Become a Better Negotiator Through Communication P1

Closely tied to the art of negotiation is the art of communication. If you want to get more of what you want in life, up-levelling your communication skills is key. I recently interviewed conversation expert, Debra Roberts, and it quickly became clear we share similar philosophies about the importance of getting intentional about how we choose to communicate and negotiate. I thought I’d share some of her insights and hot tips on how to have conversations to get the best outcome. 

All of life is a negotiation. Those all-important communications with your intimate partner, kids, friends, and business associates are all a form of negotiation. We're always trying to influence and persuade each other in some way. Getting better outcomes is all about bringing more intention to the table. 

Debra is the creator of The Relationship Protocol communication model. At its heart, there are two key elements. Every healthy interaction relationship has to have these two key elements: commitment and ‘turning towards’. 


Commitment is how you show up. It can be a felt sense, but it's also your behavior, your actions, how you treat someone, how you make the other person feel. It's making that connection where people around you know that they can count on you, that you're reliable. It's the essence of how trust grows. 

Turning Towards

The second mandatory ingredient is shifting your thinking to turning towards. If I'm interacting with you, I want to connect with you. I want to connect with your experience as much as I want you to understand mine. If I go into an interaction distracted, annoyed or biased, I'm turned away. When we're turned away, there's a disconnect. Part of what has to happen for the sake of the relationship is to shift your thinking and turn towards the situation.

Your relationship is more important than each of you as individuals. But if you are not committed and you don't show up shifting your thinking and turning towards the relationship, the situation, the organization, you cannot have healthy interactions. You cannot have a thriving organization or a healthy marriage relationship without these two key elements. 

The golden nugget to remember is that the more important the relationship is to you, the more important it is that you demonstrate an understanding of the other person's experience. If your energy is on wanting to get to know the other person and listening to and validating them, you’ll be connected.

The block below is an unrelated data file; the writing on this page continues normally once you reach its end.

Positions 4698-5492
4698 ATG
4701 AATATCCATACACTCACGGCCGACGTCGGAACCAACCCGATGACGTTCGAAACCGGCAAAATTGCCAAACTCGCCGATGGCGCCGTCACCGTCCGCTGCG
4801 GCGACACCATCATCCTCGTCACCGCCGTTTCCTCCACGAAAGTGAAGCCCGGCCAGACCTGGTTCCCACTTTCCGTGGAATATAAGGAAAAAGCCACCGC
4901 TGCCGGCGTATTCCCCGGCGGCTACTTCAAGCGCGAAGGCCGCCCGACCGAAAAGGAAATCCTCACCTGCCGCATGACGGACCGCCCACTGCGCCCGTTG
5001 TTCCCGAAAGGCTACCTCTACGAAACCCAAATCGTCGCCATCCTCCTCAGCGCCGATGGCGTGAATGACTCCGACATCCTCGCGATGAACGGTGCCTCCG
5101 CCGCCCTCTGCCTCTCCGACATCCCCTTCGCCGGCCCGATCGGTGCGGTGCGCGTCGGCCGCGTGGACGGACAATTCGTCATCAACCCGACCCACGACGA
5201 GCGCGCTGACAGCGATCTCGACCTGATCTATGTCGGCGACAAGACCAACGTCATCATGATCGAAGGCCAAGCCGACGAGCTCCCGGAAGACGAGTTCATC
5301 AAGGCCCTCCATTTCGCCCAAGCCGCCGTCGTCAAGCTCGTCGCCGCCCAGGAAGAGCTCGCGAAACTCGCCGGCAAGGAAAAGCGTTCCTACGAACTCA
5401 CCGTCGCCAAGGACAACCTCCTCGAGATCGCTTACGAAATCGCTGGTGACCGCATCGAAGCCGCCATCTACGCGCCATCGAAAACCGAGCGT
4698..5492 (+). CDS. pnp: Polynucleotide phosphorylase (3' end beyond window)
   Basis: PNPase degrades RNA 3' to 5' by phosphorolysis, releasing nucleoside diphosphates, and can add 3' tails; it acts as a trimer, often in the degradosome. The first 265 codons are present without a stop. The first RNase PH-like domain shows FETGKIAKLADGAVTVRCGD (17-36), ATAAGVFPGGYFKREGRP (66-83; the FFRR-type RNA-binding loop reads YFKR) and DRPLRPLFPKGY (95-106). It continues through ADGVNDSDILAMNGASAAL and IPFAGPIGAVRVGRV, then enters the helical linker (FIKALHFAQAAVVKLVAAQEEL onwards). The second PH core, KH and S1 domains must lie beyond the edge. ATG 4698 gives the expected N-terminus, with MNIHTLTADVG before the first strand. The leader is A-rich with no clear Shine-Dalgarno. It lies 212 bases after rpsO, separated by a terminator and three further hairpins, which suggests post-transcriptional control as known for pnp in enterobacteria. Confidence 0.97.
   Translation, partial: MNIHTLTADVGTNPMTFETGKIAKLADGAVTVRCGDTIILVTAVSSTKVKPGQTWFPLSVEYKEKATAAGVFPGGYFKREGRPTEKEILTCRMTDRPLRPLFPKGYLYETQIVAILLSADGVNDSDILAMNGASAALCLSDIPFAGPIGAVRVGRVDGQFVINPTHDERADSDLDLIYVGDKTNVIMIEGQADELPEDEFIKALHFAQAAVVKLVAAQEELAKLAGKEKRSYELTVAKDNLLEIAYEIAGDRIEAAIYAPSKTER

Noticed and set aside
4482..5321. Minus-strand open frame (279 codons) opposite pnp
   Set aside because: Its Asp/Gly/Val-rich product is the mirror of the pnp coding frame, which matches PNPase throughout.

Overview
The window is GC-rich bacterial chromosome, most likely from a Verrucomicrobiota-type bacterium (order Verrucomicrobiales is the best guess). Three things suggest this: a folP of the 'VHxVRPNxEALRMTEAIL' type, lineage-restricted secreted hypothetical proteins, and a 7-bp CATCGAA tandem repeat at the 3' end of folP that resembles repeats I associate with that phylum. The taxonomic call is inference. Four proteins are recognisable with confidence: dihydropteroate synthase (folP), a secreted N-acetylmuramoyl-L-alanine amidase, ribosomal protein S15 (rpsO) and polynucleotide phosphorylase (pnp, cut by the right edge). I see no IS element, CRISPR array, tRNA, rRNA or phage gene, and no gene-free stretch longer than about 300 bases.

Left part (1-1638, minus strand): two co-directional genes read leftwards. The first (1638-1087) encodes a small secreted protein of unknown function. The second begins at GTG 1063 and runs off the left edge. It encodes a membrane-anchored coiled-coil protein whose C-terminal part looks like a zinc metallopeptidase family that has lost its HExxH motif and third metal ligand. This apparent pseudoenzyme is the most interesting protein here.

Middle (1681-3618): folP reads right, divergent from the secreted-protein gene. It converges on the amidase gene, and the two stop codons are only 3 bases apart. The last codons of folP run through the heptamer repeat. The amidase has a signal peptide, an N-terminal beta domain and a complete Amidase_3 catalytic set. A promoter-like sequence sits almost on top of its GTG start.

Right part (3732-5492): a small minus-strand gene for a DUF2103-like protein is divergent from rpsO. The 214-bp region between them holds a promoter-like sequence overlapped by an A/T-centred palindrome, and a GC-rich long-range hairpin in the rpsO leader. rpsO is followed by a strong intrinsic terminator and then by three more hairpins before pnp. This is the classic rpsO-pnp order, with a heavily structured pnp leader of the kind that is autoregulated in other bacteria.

Once you’ve mastered the key concepts of commitment and turning towards, you can explore the four ‘how to’ steps to put them into practice. How do you have these conversations? How do you build trust? How do you deal with conflicts and confrontations? How do you initiate a conversation? 

Step 1: We initiate conversations by stating our intentions upfront. For many people, this notion seems counter-intuitive as they’ve been led to believe they need to hold their cards close to their chest. In fact, this approach creates suspicion and mistrust. By contrast, being open about your intentions will build trust and a solid foundation for effective communications. 

Step 2:  Be kind. Kindness builds trust. Note that if you’re mean or distasteful or betray the other person in some way, that safety net is gone and you’ll have to rebuild – and it takes longer to rebuild than it does to initially grow something.

Step 3: Own your part. If you notice the other person getting upset, stop and ask about it. Take the time to acknowledge their experience and own your part. i.e. "Hey, I didn't mean it the way you heard it, or I'm sorry that I hurt your feelings. That really wasn't what I was setting out to do. That wasn't my intention." In order for the other person to accept your acknowledgement of wrongdoing or mistake or whatever took place, you have to demonstrate accountability and ownership. 

Step 4: Give the benefit of the doubt. Stay open and out of judgment. This also includes being able to move on and letting go. 

When we can express ourselves with ease, we get to have our needs met. We get to resolve conflicts and we can improve the quality of our life and have much less stress in our lives and in our organizations. Instead of having something building up inside of you or feeling ill-equipped because you don't know what to say, how to say it, or you’re afraid that if you do say something, the other person is going to react so you say nothing, that offers your relationship nothing. You start to disconnect. The other person gets annoyed. You can see how things just build. Whereas if we know how to communicate, we show up with confidence. We get our needs met.

Having effective communication in your life is transformational. It’s expected that as adults, we know how to communicate effectively. And yet we’re not taught it. These are simple concepts and easy to apply when you bring your intention to it. It’s worth the shift. With better communication, you’ll get better buy-in, better relationships, and better outcomes. 

Imagine the world as a kinder, more peaceful place where we can talk about our differences and people can feel a sense of belonging in their organizations. 

If you're looking to up level your negotiation skills, I have one on one, group and online coaching programs available. I'm on a mission to help you leverage your natural or innate power to get more of what you want and deserve in life. 



commitment, communication, conversation expert, Debra Roberts, The Relationship Protocol communication method, turning towards

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